Sunday 17 December 2017

Shamed Console chief 'detached from reality' over business plans

Former Console chief Paul Kelly. Photo: Conor McCabe
Former Console chief Paul Kelly. Photo: Conor McCabe
Conor Feehan

Conor Feehan

Disgraced Console boss Paul Kelly’s plans to set up a new business working with victims of bereavement have been described as “concerning” by the man who had to wind-up the scandal-hit charity.

It emerged at the weekend that Kelly has registered the name of a new “for profit” business called Sanctuary Consultants, to work with victims of bereavement and suicidal thoughts.

He also went live with the website SanctuaryConsultants.ie even though the company name has not yet even been registered.

However, David Hall, the former interim CEO of Console who had to wind it down and see its operations transferred to the Pieta House charity, said that Kelly seems to be “completely detached from reality”.

“While there is an element of sympathy on a human level, Google is a powerful thing, and anyone who wants to engage with someone who is under investigation by a number of State organisations and who has had funding pulled by the Health Service Executive (HSE) would need to be wary,” he told the Herald.

“There seems to be a detachment from reality. In running any organisation dealing with vulnerable people it is clear that there is a significant attachment to public trust and confidence. This move (to set up a new organisation) is concerning but in many ways it is not surprising that he would try and re-enter the marketplace,” Mr Hall added.

Information on the Sanctuary Consultants website described it as “one of Ireland’s leading providers of integrated occupational health, Employee Assistance Programmes (EAP) and well-being Services for Companies and Organisations.”

“The company will assist employers by providing counsellors to help with employees who are experiencing issues including stress, depression, substance abuse, grief, bereavement and suicidal ideation,” it said.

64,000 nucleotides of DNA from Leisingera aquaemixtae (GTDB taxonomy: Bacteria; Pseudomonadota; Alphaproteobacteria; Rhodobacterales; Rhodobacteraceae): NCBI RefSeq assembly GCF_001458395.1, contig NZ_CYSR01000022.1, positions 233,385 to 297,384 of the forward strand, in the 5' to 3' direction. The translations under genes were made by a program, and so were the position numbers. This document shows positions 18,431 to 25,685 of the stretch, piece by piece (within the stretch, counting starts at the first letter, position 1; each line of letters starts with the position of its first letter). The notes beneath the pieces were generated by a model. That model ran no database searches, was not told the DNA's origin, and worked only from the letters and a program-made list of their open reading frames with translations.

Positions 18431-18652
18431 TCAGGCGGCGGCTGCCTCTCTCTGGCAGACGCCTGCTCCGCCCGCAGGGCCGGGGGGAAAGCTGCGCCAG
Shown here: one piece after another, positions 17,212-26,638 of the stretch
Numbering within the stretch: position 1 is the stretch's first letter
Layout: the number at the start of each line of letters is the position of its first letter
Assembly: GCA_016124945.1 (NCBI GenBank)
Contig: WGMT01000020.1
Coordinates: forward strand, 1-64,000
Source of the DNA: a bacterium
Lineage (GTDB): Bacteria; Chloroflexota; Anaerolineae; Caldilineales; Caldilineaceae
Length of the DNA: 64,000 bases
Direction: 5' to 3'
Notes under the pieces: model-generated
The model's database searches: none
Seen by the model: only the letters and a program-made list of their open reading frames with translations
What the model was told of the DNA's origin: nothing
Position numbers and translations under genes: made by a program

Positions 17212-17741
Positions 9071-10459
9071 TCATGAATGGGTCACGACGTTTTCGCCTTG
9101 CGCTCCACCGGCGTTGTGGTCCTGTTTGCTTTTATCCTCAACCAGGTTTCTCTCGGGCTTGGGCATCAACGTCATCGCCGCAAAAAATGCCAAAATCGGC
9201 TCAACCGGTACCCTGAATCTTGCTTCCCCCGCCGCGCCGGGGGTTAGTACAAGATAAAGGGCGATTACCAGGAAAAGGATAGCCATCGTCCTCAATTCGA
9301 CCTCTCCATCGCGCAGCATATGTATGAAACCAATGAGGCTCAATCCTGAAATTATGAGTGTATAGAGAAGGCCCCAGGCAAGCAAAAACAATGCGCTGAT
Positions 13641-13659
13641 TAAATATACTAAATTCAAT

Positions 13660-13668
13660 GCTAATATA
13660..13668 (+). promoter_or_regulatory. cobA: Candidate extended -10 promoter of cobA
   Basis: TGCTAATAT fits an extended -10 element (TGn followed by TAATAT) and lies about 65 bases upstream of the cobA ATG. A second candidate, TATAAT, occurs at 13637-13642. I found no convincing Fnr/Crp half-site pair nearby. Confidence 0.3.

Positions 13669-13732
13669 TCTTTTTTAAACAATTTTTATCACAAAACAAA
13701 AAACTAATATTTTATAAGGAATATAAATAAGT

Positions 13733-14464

Asked this week whether he believes he should be returning to the field of mental illness, Kelly said he is currently not working and is living on social welfare.

“I’m not working. I’m trying to look at ways of looking for employment, looking for a future,” he said.

Meanwhile, a house owned by the former Console charity has gone sale agreed after massive interest from potential buyers.

The property, on Ardpatrick Road in Dublin 7, was advertised with an asking price of €495,000, but the offer currently being processed is in the region of €570,000.

The five-bed house went up for sale after the charity’s former CEO became embroiled in a financial scandal involving lavish spending of the charity's cash.

The details of his spending of charitable funds were uncovered in an internal audit by the HSE. The audit revealed that Kelly, his wife and his son cost the charity almost €1m over three years.

Around €500,000 was spent on foreign trips, designer clothes, eating out and other expenses between 2012 and 2014.

Kelly, and his wife Patricia, who was a director of Console, drove top-of-the-range Audi and Mercedes company cars which cost the charity more than €87,000.

They were later forced to relinquish the vehicles.

Herald

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